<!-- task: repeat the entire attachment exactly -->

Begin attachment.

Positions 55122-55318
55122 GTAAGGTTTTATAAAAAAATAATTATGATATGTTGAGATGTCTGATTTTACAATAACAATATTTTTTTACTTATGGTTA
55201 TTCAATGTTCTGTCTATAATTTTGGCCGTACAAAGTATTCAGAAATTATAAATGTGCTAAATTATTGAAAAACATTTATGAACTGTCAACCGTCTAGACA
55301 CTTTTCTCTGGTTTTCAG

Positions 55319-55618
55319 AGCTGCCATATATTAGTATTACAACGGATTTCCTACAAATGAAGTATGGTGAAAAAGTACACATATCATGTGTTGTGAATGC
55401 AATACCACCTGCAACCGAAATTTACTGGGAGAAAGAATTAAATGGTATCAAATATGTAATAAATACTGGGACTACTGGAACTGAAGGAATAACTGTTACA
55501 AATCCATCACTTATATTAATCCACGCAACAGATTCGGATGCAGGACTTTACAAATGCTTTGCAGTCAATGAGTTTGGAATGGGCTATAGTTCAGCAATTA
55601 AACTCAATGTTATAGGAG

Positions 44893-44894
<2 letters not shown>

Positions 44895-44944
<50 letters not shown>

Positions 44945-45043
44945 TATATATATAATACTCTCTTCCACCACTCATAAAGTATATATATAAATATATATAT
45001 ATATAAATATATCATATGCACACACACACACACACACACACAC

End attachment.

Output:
Positions 55122-55318
55122 GTAAGGTTTTATAAAAAAATAATTATGATATGTTGAGATGTCTGATTTTACAATAACAATATTTTTTTACTTATGGTTA
55201 TTCAATGTTCTGTCTATAATTTTGGCCGTACAAAGTATTCAGAAATTATAAATGTGCTAAATTATTGAAAAACATTTATGAACTGTCAACCGTCTAGACA
55301 CTTTTCTCTGGTTTTCAG

Positions 55319-55618
55319 AGCTGCCATATATTAGTATTACAACGGATTTCCTACAAATGAAGTATGGTGAAAAAGTACACATATCATGTGTTGTGAATGC
55401 AATACCACCTGCAACCGAAATTTACTGGGAGAAAGAATTAAATGGTATCAAATATGTAATAAATACTGGGACTACTGGAACTGAAGGAATAACTGTTACA
55501 AATCCATCACTTATATTAATCCACGCAACAGATTCGGATGCAGGACTTTACAAATGCTTTGCAGTCAATGAGTTTGGAATGGGCTATAGTTCAGCAATTA
55601 AACTCAATGTTATAGGAG

Positions 44893-44894
<2 letters not shown>

Positions 44895-44944
<50 letters not shown>

Positions 44945-45043
44945 TATATATATAATACTCTCTTCCACCACTCATAAAGTATATATATAAATATATATAT
45001 ATATAAATATATCATATGCACACACACACACACACACACACAC